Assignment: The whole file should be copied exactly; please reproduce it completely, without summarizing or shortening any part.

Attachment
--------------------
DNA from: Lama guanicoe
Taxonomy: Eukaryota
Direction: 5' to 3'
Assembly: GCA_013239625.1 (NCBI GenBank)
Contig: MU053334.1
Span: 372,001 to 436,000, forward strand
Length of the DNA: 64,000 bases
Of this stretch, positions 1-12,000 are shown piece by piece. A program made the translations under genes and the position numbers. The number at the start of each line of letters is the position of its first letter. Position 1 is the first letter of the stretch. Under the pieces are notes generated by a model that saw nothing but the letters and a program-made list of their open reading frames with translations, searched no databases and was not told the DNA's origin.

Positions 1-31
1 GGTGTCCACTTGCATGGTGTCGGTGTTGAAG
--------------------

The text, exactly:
DNA from: Lama guanicoe
Taxonomy: Eukaryota
Direction: 5' to 3'
Assembly: GCA_013239625.1 (NCBI GenBank)
Contig: MU053334.1
Span: 372,001 to 436,000, forward strand
Length of the DNA: 64,000 bases
Of this stretch, positions 1-12,000 are shown piece by piece. A program made the translations under genes and the position numbers. The number at the start of each line of letters is the position of its first letter. Position 1 is the first letter of the stretch. Under the pieces are notes generated by a model that saw nothing but the letters and a program-made list of their open reading frames with translations, searched no databases and was not told the DNA's origin.

Positions 1-31
1 GGTGTCCACTTGCATGGTGTCGGTGTTGAAG